Hey Mike! Great article as usual. This one actually came really handy due to last Sunday I didn’t stretch, just went right to workout and I worked out my upper body so I started with bodywieght pull-ups and injured my right shoulder. I thought with time it would go away but it’s still there, it goes on and off. My question was, when you say one of the not recommended to do is streching before or after workouts is necessary, I got lost. What could I’ve done wrong? And is there anything i can do to fix it. Educate me Mike! Thanks!

    • Michael Matthews

      Thanks! Arg, I’m sorry to hear that. It sounds like bad luck to be honest.

      You will want to lay off it and let it heal. Don’t do anything that aggravates it. Annoying, I know.

  • Henry Mark

    The best way to treat muscle soreness is to relax and to take rest.It will give the adequate time for recovery.
    You can know more about such tips here:
    http://www.informationbible.com/article-reduce-spondylitis-with-light-relief-374168.html

  • kishor

    how to pull 600lb with bad lower back dead lift i can pull 450llb easy

    • Michael Matthews

      Damn, I would watch out…

  • mfmaxpower

    Except for my hamstrings, I rarely get sore anymore when I train consistently. However, I do have issues with terrible fatigue at times.

    For example, last Saturday I did heavy deadlifts (4 sets x 5 reps), followed by a superset of front squats and RDLs (4 sets x 8 reps, both), followed by a higher-rep full-body circuit (fat loss is a priority at the moment).

    I felt awesome after the workout, but the following day and even now (Tuesday), three days later, I’m still feeling fatigued and just “down.” I normally lift again on Monday, but chose to take yesterday off.

    Any thoughts on this type of issue?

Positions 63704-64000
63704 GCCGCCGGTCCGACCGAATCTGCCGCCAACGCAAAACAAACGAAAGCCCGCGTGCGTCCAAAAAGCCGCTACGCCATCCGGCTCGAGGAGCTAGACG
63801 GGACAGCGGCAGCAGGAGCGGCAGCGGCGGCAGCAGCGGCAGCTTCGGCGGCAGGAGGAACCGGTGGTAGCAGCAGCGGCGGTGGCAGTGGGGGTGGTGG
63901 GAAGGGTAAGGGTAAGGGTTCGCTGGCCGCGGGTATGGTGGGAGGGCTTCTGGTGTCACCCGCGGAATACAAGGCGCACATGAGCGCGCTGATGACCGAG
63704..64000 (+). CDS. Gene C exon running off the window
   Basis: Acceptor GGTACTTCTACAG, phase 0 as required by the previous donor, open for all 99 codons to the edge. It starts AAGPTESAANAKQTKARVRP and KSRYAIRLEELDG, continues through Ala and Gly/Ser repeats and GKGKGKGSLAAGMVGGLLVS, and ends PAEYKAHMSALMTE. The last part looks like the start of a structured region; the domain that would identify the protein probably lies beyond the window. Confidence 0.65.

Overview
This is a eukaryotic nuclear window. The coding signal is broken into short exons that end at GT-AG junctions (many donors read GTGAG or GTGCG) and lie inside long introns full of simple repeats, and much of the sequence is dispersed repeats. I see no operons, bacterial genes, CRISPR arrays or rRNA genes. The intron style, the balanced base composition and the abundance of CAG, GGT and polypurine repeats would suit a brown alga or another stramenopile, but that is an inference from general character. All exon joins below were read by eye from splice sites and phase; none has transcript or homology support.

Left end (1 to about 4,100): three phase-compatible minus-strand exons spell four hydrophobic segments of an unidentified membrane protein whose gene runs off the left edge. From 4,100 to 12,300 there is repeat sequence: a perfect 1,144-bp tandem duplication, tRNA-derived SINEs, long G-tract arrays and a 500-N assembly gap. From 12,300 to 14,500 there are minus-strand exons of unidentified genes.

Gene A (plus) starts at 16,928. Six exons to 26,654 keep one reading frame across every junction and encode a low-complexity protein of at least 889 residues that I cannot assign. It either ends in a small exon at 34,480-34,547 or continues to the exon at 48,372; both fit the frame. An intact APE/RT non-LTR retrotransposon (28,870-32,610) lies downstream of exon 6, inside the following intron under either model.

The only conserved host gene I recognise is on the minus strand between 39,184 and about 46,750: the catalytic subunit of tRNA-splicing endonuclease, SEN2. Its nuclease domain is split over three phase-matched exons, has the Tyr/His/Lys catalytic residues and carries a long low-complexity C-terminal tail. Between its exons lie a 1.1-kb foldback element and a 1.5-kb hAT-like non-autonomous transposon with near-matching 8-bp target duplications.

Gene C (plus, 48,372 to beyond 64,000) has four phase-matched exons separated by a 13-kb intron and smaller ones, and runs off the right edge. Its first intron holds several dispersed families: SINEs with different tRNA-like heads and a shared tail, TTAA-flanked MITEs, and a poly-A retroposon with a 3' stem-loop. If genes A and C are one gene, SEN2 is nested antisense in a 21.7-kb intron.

• Michael Matthews

      Sounds like overtraining symptoms:

      https://www.muscleforlife.com/8-signs-of-overtraining/

      That’s a LOT to do in one workout…

      • mfmaxpower

        Thanks for the response. Just wanted to say, I don’t usually do this but I’ve been very impressed with your web content and I’ve bought your book.

        I am a little concerned that you seem to favor bodypart splits (am I wrong?) and I’ve been having good results with more frequent training.

        • Michael Matthews

          YW! Thank you! Let me know what you think of the book.

          Yes given the intensity and volume of the program you’d find it very hard to repeat those workouts twice per week. That said, you could take the 12 weekly sets and break them into two separate workouts if you’d prefer: 6 sets in A, 6 in B.

          Hope this helps! Talk soon!

  • Matthias Copenhagen

    I take magnesium – makes a huge difference for me. I take 300-400mg after the workout and am comparibly less sore than without. However – I cant scientificly substantiate this. I googled it and can’t find the “why” behind unfortunately. It may only work with me ?!

    • Michael Matthews

      I’ve heard the same from other people. Magnesium does play a role in muscle relaxation so that could be it.

  • Jay

    Hi Mike, thanks for this article. I’ve been feeling a little down lately after noticing i don’t get as sore anymore even though I’m lifting heavy and when I do, i recover much faster than I used to when I first started this program. I guess that only means my body is becoming more efficient?
    My question is, can you still partly use muscle soreness as an indicator of recovery time needed? I know you’re supposed to let your muscles rest before hitting them again, but how do you gauge how much recovery time you need if soreness is not a good indicator? Usually if I’m still sore I avoid working out that body part because I don’t want to cause more damage. Insight?

    • Michael Matthews

      Yeah exactly. I don’t get very sore anymore regardless of what I do, but I continue to make gains.

      Soreness isn’t necessarily a good indicator of recovery. Just because a muscle is slightly sore doesn’t mean it can’t be trained again. You just need to balance your weekly volume and intensity. I talk about this here:

      http://www.muscleforlife.com/training-frequency/